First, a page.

Journalism has always influenced the economics of its surroundings through the ability to shape perceptions and opinions. However, technology and the rising connectivity of our world have multiplied its scope, means and ability of impact.
These influences do not come without their respective shortcomings, as there remain unaddressed market failures in the workings of the industry that need to be rectified, or at least acknowledged to promote mindful, rather than blind following.
The international financial crisis exposed some of these features, where in the years preceding the turmoil, journalism was in line with the fantasy picture of the time, disregarding the possibilities of loop holes in financial products, their complexity, use and regulation.
However, as issues began to rise a U-turn in financial reporting was viewed with a high on fault finding and pessimism. Did this mean the concerns exposed during the crisis where not present when the going was good? Certainly not. They were just not examined deep enough to surface and explore at the time.
Hence, it would not be incorrect to claim that journalism played its due share as it blindly supported popular notions and was unable to provide the required credibility through rigour, investigative, balanced and analytical assessment. After all, it sets out to inform and educate the larger audience.
This discussion has become extremely relevant for Pakistan, as the journalism industry has exponentially grown over the last decade with more than 22 television channels in 2007, from just one in the year 2000, as noted by economist Akbar Zaidi.
The industry has further grown in recent years, with reach of the medium increasing through presence in multiple vernacular languages.
As is commonly known, coverage of social and political features takes precedence in Pakistan, a bias which hurts the performance of our economy.
Within this scope it seems like death, bombs, failure, international verdicts and some form of remorse is what makes news and headlines, rather than positive features – despite the fact there is lot to be proud of in our country.
For instance, many would be aware of a failed suicide attempt, but few would know that ‘Ufone’ is a contender for an international brand award.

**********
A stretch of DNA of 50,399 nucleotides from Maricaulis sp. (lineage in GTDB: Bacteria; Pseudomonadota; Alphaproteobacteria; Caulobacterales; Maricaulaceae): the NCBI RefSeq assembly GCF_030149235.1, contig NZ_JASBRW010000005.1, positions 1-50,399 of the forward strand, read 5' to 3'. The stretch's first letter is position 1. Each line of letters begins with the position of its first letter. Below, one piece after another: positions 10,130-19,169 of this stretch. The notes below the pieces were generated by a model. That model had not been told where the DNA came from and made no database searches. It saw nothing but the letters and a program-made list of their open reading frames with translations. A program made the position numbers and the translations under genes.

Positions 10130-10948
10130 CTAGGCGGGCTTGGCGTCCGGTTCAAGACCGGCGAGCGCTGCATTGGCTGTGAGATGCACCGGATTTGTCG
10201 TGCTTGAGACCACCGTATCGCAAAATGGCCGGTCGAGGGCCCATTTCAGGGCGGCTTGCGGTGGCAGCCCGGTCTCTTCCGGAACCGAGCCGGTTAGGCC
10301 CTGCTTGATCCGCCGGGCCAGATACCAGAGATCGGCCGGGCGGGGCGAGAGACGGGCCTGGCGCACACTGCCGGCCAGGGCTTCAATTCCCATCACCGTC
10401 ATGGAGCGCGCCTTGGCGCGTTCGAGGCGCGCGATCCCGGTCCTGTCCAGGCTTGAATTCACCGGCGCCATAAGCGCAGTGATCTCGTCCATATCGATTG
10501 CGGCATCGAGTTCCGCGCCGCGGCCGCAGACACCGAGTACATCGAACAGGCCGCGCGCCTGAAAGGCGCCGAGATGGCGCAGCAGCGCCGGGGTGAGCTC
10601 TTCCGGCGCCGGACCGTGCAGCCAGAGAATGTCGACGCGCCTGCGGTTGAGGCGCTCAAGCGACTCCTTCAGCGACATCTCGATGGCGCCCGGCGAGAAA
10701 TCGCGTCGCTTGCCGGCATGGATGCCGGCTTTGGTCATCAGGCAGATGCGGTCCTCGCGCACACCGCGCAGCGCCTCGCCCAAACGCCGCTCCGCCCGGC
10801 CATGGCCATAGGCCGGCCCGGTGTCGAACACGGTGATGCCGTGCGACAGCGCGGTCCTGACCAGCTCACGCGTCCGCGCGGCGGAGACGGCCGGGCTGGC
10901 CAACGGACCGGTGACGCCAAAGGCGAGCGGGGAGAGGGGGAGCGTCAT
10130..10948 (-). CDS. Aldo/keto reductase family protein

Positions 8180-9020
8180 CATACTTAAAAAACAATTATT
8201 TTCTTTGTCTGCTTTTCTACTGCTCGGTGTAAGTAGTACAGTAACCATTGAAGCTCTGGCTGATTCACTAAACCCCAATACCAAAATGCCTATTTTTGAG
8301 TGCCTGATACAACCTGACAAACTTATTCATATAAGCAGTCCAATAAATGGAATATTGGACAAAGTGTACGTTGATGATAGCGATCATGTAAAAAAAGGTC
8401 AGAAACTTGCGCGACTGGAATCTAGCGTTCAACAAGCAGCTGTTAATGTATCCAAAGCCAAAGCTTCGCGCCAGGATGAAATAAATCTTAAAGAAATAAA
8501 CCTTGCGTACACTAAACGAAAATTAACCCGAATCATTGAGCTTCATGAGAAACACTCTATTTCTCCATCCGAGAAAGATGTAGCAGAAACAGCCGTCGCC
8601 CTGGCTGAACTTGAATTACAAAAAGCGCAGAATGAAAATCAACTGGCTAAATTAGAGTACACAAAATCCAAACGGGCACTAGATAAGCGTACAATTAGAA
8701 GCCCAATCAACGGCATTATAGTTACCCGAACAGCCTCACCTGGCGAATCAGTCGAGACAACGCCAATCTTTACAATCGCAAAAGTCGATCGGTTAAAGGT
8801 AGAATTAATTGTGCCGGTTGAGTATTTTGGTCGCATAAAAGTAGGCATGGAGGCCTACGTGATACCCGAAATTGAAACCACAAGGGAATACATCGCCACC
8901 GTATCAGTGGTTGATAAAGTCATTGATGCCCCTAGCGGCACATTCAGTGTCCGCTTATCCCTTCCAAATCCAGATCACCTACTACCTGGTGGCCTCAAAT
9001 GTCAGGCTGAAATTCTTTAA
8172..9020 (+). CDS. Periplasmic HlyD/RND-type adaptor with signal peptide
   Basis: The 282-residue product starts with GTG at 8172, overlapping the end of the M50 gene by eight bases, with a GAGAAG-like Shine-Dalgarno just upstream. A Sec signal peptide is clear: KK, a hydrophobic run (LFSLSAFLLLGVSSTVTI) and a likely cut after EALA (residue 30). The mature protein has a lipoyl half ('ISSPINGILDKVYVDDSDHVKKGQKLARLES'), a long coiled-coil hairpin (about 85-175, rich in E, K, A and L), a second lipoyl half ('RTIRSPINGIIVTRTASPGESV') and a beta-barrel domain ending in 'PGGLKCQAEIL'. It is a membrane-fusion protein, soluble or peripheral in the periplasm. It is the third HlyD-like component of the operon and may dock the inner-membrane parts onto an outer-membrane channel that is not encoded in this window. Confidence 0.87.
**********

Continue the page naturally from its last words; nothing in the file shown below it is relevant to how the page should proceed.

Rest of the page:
In some instances where business news does make the headlines, it is extremely descriptive, more often unpleasant and reactive in nature. It is important to note that even the most sophisticated of international economic rating agencies use local news feeds as a core source of market knowledge.
Therefore, how can we even question our label abroad when we set the premise ourselves, not always through what exists, but through what and how we report? This ultimately influences the economics of the country, from deterring investment to enhanced social problems, creating a vicious cycle between cause and effect.
Here lies the opportunity where balanced and unbiased coverage, in terms of what makes headlines, would surface better outcomes.
It is also pertinent for policymakers to acknowledge the influence of such outlets on our daily life. This is crucial, as it would have implications on policy choices and their effectiveness.
Moving forward, credibility is paramount. This requires a shift in attitude towards pro-activeness and exploration, combined with technical expertise and a focus on critical and analytical thinking.
Such could be provided through the establishment of one-year certified residency programmes compulsory for all joining the industry – regardless of background and context. These would involve a combination of practical, skill and attitude based features – something surgeons undertake while in training.
This would not only uplift the overall standards of the industry, but educate people about themselves, their surroundings, and the rigour required for effective journalism.
The writer is an economist with a MSc in local economic development from the London School of Economics and Political Science
Published in The Express Tribune, September 20th, 2010.